At the Sept. 14 Monroe County Election Board meeting, Bloomington resident Cindy McCullough expressed the view that students should not be allowed to register to vote in Monroe County.
Her comments inflamed the students present.
A letter to the Monroe County Election Board by Les Compton, the chairman of the Monroe County Republican Party, expressed the effect of the student vote in the 2008
“In the general election of 2008, satellite voting accounted for 4,486 votes,” the letter said. “Over 50 percent of those votes were cast on campus. ...I believe that it is safe to assume that the Democrats garnered a distinct advantage from it.”
John Spears, Indiana director of Organizing for America, expressed a different view about the impact of student voting on local elections.
“It’s pretty simple,” Spears said. “If more students register to vote and participate in the November elections, the future will be shaped by young people, and progress can be made on the issues that matter to students.”
And with the Oct. 4 deadline to register to vote fast approaching, students need to act fast if they want their voices heard.
“We’ve taken huge strides forward on issues that affect young people because young people made their voices heard in the 2008 election,” Spears said. “If students want to continue that progress, they’ve got to turn out again in 2010.”
Monroe County is not the only area where there has been controversy about student voting.
In January 2007, a state representative from Maine introduced a bill that would have made college students unable to vote in their college town if they lived in university-owned housing while attending school.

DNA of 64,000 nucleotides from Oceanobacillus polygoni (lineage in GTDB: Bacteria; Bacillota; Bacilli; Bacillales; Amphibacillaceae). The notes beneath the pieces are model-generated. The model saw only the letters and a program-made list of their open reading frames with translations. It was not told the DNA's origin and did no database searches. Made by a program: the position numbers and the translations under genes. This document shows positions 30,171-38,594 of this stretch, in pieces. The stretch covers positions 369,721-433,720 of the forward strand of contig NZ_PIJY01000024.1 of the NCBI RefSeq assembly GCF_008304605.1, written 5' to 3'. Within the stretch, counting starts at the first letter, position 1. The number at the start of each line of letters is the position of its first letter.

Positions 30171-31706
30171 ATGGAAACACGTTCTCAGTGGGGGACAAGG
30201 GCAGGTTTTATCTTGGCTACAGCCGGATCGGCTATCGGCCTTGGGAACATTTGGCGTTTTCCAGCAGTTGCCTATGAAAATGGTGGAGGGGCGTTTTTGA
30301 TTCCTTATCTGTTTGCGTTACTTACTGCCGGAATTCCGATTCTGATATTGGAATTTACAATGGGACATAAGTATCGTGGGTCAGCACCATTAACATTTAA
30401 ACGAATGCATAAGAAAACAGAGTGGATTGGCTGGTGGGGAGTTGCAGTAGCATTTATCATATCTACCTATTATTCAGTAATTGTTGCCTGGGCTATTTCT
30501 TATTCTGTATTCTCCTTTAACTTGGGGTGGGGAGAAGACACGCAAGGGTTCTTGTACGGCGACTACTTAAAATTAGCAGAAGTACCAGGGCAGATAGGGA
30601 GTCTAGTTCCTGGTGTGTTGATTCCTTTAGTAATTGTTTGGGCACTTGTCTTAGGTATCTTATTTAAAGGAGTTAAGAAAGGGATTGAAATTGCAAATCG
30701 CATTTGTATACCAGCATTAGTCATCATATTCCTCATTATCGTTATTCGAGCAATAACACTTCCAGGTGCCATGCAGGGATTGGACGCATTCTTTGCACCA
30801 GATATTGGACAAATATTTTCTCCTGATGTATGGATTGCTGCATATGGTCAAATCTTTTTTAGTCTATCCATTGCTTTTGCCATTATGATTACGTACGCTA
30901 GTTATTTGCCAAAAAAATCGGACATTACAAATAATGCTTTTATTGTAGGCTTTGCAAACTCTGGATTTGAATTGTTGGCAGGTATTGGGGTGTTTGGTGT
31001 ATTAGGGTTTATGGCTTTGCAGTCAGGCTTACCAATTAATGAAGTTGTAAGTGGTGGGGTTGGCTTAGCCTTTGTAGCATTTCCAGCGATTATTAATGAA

Though the bill did not pass, proponents argued that students live in their college towns for only a few years and should not have the power to shape local policies.
“The entire reason Bloomington is the Bloomington we know and love today is because of IU,” said Rick Dietz, chairman of the Monroe County Democrats. “Students contribute greatly to our community and are a huge factor in our local economy.”
Sophomore Erik Peterson said students have the right and responsibility to vote, just like any other citizen, in the county where they reside.
Those who wish to vote must reside at a local address, but do not need to state how long they have lived in the community.
Junior Sam Greene said students should not be treated differently in the voting process simply because Monroe County is not their permanent residence.
“We spend the majority of the year here,” she said.
Dietz said the Monroe County Democrats are working to register everyone they can to vote before the Oct. 4 deadline.
“We think voting should be easy, quick and accessible for everyone in our community. It doesn’t matter if you’re a student, factory worker, fireman, accountant, waitress, etc,” Dietz said.
Opportunities to register can be found around campus at the Indiana Memorial Union, outside Ballantine Hall and through the county voting office in the Curry Building on Seventh Street.
“It is important that we as a collective group are represented properly,” Greene said.
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